She lived through at least 1951. Records show she attended High School in Oakland, resided at 29 St. James Ave. in Boston in 1889 (probably while attending MIT), resided at 6517 Harwood Avenue in 1935, at 1204 Jackson Street in San Francisco 1937 and at 1030 Parkinson in Palo Alto California in 1951 and owned property in La Honda, California.
Documents show Londa graduated from MIT in 1893, the same year as her brother Elwyn. This would be especially challenging at the time:
It wasn’t until 1882 that MIT formally began admitting female students. Still, the number of women remained small—approximately 1% or less of the student body—until World War II. -Spectrum, “The Women of MIT” Mar 18, 2014
Londa campaigned for women’s suffrage in the early 1900’s, volunteered for humanitarian aid in the 40s and in 1951 wrote to Albert E. Kahn and contributed to the National Committee to Defend Dr. Du Bois. The committee published Albert E. Kahn’s “Agent of Peace”, a five-cent pamphlet printed by the Hour Publishers in defense of William Edward Burghardt “W. E. B.” Du Bois. Her occupation was listed as 1935, Children’s Agency, San Francisco.
It is suggested that Londa traveled to Europe with her father Alfred Stebbins, based on a poem that Alfred wrote.
From the Peninsula Funeral Society newsletter “In Touch” in 2013.
Last fall’s In Touch listed the first 30 members of the Peninsula Funeral Society, forerunner of Funeral Consumers Alliance. Member number 1, who started it all in 1952, was Londa Stebbins Fletcher of Palo Alto.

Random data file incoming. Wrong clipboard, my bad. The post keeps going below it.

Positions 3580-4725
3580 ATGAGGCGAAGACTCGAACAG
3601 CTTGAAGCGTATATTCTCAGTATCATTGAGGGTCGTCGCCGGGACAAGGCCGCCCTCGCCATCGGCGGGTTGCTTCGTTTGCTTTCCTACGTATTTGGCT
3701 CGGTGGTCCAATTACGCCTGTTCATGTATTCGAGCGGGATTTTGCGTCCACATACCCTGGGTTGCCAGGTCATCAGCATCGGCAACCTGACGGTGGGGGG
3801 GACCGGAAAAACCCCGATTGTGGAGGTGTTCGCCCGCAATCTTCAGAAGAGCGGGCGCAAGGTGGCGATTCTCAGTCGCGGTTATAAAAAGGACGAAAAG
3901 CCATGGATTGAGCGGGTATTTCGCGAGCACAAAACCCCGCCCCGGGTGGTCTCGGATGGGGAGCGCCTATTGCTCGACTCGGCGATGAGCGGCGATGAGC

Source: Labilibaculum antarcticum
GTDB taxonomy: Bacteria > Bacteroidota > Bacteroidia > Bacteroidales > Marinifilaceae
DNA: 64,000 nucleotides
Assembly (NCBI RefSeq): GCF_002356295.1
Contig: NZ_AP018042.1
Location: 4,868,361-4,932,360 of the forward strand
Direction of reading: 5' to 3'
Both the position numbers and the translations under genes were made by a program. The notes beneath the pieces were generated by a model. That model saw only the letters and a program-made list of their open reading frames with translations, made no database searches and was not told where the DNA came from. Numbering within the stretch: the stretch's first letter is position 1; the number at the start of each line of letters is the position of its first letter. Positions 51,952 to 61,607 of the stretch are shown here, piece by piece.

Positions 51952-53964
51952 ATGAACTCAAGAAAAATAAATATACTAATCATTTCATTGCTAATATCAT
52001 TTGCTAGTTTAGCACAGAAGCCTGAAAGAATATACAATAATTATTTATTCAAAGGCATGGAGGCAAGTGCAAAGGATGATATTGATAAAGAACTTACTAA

We learned that Londa Stebbins was born 1872 in Alameda, CA. She married Harris Fletcher in 1903 and divorced him in 1909 for “failure to provide.“ She studied at Stanford, Berkeley, and MIT and had a remarkable career, working as a social worker, probation office and writer, living in various Bay Area and Los Angeles locations. Londa used her life to advance social causes, becoming an experienced leader in rallying people to join causes; she affiliated with American Red Cross to do relief work after WWI in France and Syria. She returned home in time to become a suffragette, working to raise interest and funds all over the nation for women’s right to vote. After that success in 1921, Londa turned her interest to European relief work again, where, during the Spanish Civil War she helped a pregnant Seville war widow escape to Tangiers. The widow gratefully named her girl child Londa, after the courageous woman who helped rescue them.
In 1952, Londa Fletcher became concerned about her inability to find any funeral home to give her the plain and simple funeral she wanted for her mother (she was a long-time Quaker), so Londa and her friends went around to churches to start a “memorial society” here, the first of its kind in California. The California Avenue Co-op Grocery store gave them advertising and office space. And that is how our organization began.
We also received a picture of Londa from Enid Pearson, former Palo Alto City Council member. She wrote, “Londa was a dear friend of mine and she took part in our lawsuit to force the city to adopt its General Plan. I am forwarding a picture of her, myself and Eldrid Tubbs on a ladder. It is 1962 and we had won our lawsuit. We are in my garden at 1200 Bryant, about to have a fund-raising party to pay our attorney (Pete McCloskey).